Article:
US Speaker Election: Kevin McCarthy Expected to Win Narrowly Despite Republican Infighting

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With the US House Speaker election set to take place on Tuesday, Republican leader Kevin McCarthy is in the last-minute efforts to secure the support of the full roster of the Republican members of Congress.

The first session of the US Congress will convene on January 3 as per the long-held custom, and the Speaker election will take place on that day. The role of Speaker is extremely important and influential in the US as it is the third-highest ranking position after the president and vice president. The US House Speaker is expected to take on the powers of the president in the eventuality of either the president or the vice-president being unable to discharge the duties of the highest office in the land.

Kevin McCarthy
Kevin McCarthy, House Republican Leader Wikipedia Commons / Gage Skidmore

The Power Balance in Congress

McCarthy needs 218 votes to become the next US House Speaker as Democrat Nancy Pelosi stepped down after her party lost the majority in the 2022 mid-term elections. McCarthy was long seen as the presumptive Speaker should the Republicans obtain a majority in Congress but the party's poorer than expected showing in the mid-terms seriously dented his chances.

The Republicans have a razor-thin majority in the House with 222 members while the Democrats have 213 members. While nearly a dozen Republicans have raised strong objection to McCarthy becoming the Speaker, at least four have said they will not vote for him. This leaves the field too narrow for McCarthy as he needs to ensure that not more than four GoP members abstain from voting for him.

This looks unlikely at the moment as more GoP members have said they are still unsure if they will vote for McCarthy. Last-minute deal-making is progressing outside the Congress floor, ahead of the start of the morning session that will decide McCarthy's fate.

Why is McCarthy Being Opposed?

The Californian Congressman has been an unopposed front-runner for the post for long but the narrow Republican majority has turned the tables on him. The ultra right wing core of the Republican party, which is known as the Freedom Caucus, does not approve of him completely as they still see him as part of the Washington establishment. McCarthy has been trying to scrub that image off of him lately, but that's still a work in progress.

US Congress
US Congress Wikimedia Commons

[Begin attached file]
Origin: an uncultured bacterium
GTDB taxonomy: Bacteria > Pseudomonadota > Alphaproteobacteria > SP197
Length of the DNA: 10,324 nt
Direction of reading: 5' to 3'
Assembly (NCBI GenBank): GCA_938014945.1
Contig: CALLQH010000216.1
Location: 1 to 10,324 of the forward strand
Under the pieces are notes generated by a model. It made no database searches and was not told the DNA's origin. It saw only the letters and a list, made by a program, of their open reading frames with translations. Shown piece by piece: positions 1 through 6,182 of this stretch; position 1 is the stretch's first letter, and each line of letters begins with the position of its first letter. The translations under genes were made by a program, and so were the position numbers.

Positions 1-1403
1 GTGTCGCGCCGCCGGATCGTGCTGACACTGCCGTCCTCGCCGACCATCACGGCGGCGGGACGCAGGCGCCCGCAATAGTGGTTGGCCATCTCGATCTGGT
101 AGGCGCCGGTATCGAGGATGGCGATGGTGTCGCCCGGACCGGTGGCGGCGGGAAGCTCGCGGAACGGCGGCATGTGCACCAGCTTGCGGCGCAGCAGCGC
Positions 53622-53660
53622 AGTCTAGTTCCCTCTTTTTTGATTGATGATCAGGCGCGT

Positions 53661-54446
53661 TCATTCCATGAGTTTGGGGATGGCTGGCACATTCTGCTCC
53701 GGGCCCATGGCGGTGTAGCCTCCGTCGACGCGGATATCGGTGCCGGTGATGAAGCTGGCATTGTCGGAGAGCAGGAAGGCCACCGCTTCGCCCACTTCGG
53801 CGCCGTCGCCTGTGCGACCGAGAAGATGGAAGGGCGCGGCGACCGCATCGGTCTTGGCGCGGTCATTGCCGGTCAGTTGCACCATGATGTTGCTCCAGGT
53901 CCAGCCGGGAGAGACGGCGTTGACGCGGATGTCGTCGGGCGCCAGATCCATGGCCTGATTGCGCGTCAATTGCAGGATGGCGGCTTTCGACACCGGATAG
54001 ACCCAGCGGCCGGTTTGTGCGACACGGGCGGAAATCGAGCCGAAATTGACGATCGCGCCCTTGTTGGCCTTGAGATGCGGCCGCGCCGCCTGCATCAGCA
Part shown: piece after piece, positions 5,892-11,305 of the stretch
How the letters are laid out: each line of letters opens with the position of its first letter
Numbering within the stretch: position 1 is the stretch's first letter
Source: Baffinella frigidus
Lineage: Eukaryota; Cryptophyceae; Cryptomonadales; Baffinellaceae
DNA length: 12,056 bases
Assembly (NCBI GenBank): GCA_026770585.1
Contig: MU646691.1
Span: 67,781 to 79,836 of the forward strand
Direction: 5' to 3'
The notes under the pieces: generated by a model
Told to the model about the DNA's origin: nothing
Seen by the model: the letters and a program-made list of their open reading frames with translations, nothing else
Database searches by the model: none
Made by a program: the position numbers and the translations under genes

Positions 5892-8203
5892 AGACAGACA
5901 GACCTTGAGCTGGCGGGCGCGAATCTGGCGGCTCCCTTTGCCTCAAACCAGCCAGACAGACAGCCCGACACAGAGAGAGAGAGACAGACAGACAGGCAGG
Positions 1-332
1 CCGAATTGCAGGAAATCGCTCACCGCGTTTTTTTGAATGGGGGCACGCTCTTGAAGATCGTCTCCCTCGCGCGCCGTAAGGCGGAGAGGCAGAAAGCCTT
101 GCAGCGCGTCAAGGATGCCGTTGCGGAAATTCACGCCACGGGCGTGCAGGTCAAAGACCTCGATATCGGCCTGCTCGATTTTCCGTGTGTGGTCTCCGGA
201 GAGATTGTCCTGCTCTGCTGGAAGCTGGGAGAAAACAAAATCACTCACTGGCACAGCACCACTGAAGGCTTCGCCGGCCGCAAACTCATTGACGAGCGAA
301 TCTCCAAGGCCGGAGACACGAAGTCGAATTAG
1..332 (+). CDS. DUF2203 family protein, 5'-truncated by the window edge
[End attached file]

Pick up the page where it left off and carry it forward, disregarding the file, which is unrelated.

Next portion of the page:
McCarthy Makes Concessions

In the meantime, the opponents have already secured big concessions from McCarthy, like a promise to lower the threshold for a vote to remove the Speaker from office. Under pressure from the extreme Republican right wing, McCarthy has agreed to change rules so that a recall vote by as low as five Republican lawmakers will be enough to go for a party vote to remove him from office.

In another major concession, Mccarthy also agreed to dissolve the January 6 House Committee probing the Capitol riot of January 6, 2021. McCarthy also now supports the creation of a House panel that would probe if the Biden administration is weaponizing processes to target political opponents like former President Donald Trump.

What Works in Favor of Him

Though the Speaker election is going to the wire, most observers believe that McCarthy will scrape through at the end. However, he faces the serious chance of becoming the only Speaker candidate since 1923 to not win the election at the first ballot.

Given the current state of affairs, it is highly unlikely that McCarthy will win the 218 votes at the first ballot. At the same time, Washington and Republican insiders are not convinced that the rebels will go as far as to help the Democrat, Hakkim Jeffries, being elected as House Speaker.

The recalcitrant Congressmen are likely to hold off until the very end and squeeze more concessions from McCarthy before they cave in vote along party line to elect him the Speaker. Though a small number or extreme right wing Congress members oppose McCarthy, he has the backing of the wider right wing, and the crucial endorsement of former President Donald Trump.

This article was first published on January 3, 2023